The propositional calculus reveals validity when this depends on propositional structure alone. (T/F)
What do upper-case letters represent in the predicate calculus?
They represent property-expressions or predicates.
How do we say that m has property F? (93)
We juxtapose the symbols 'F' and 'm' in that order, we write:
What do we obtain from "all robins are migrants" or "every robin is a migrant"? (94)
We obtain everything with the property of being a robin has the property of being a migrant.
It can be written as:
Everything with F has G.
How do we write 'nothing with F has G'? (95)
(x)(Fx -> -Gx)
For any x, if x has the property of F, then it does not have the property of G.
The device of universal quantifier enables us to render into logical notation many sentences that contain what such words? (95)
'All', 'every', 'any', 'everything', 'no', 'none', and/or 'nothing'.
If F means felon and G means German, how do we read: (3x)(Fx & Gx)? (97)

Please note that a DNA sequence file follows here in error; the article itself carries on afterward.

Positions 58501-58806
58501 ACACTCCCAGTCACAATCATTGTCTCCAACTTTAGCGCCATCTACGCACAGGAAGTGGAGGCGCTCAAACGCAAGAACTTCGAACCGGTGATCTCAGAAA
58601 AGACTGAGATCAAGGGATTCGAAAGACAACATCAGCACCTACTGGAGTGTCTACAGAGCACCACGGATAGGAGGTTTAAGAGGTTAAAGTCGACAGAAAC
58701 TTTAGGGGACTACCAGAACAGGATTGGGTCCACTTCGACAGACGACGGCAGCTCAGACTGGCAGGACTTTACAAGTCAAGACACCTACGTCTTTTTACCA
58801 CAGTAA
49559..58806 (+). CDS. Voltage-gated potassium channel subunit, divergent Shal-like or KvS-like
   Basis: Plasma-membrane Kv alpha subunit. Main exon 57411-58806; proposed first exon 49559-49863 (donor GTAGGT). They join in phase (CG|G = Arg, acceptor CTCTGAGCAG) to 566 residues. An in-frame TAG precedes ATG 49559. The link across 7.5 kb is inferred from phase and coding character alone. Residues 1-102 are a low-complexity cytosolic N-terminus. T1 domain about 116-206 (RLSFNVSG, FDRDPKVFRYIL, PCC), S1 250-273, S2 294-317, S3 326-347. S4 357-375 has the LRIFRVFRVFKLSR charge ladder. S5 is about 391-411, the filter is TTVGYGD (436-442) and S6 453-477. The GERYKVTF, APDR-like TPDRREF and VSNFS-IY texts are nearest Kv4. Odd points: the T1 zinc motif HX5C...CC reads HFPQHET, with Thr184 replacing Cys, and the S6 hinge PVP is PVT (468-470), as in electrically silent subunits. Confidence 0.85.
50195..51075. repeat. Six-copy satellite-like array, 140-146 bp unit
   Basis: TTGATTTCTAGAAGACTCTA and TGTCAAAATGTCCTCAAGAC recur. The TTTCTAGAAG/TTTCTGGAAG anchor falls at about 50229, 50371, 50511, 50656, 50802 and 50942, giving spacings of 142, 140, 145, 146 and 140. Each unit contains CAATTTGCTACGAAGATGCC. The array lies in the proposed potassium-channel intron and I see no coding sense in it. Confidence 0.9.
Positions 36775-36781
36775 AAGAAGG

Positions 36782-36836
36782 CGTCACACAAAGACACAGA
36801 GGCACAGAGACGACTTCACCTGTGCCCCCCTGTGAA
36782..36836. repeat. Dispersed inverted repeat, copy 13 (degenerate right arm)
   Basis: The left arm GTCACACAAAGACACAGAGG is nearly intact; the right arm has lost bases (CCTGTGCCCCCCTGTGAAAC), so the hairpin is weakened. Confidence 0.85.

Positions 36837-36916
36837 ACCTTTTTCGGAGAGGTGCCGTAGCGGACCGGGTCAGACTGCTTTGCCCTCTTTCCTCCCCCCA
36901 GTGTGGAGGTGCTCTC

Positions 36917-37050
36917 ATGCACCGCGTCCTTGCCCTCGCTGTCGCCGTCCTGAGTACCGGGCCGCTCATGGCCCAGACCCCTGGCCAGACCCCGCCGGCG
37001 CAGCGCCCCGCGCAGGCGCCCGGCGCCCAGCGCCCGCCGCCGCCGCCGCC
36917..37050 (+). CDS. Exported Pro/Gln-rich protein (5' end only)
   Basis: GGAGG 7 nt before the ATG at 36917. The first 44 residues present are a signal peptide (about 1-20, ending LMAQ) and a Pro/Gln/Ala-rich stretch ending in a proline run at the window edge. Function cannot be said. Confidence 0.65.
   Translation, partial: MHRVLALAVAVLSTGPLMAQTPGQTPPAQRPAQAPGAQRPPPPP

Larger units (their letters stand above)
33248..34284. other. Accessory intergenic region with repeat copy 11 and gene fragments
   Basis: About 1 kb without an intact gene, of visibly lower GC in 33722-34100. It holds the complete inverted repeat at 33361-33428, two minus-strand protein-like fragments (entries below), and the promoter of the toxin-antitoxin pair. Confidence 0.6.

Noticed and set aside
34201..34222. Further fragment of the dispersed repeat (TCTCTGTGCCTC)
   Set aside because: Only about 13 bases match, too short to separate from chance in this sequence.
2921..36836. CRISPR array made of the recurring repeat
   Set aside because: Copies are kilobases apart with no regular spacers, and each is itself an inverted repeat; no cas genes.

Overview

There exists some object that is both a felon and a German.
How can one write 'something with F has not G', such as 'some Frenchmen are not generous'? (97)
(3x)(Fx & -Gx)
How might we summarize the task of translation into the quantifier-notation? (97)
1) Render into a sentence about properties, and employ predicate-letters for these properties.
2) Introduce variables
3) Introduce propositional calculus connectives and quantifiers.
A predicate-letter followed by one name expresses a ___________. A predicate-letter followed by two names expresses a ___________. (98)
If we give 'Pmn' the interpretation 'm is a parent of n', how can we express 'Prince Charles has a parent', where n is Prince Charles? (98)
This translates to: "There exists an 'x', that is a parent of Prince Charles."
(I'm a bit confused as to why the book does not use 'm', but rather 'x'.)
If we give 'Pmn' the interpretation of 'm is a parent of n', and Prince Philip is represented by m, how can we write 'Prince Philip has a child'? (99)
This translates to: "There exists an 'x' of which Prince Philip is a parent."
If Pmn reads as 'm is a parent of n', what is the difference in reading (3x)Pnx in contrast with (3x)Pxn if 'n' represents Prince Charles? (99)
The first reads: there exists an 'x' of which Prince Charles is a parent.
The second reads: there exists an 'x' of which Prince Charles is a son, or there exists an 'x' of which 'x' is a parent of Prince Charles.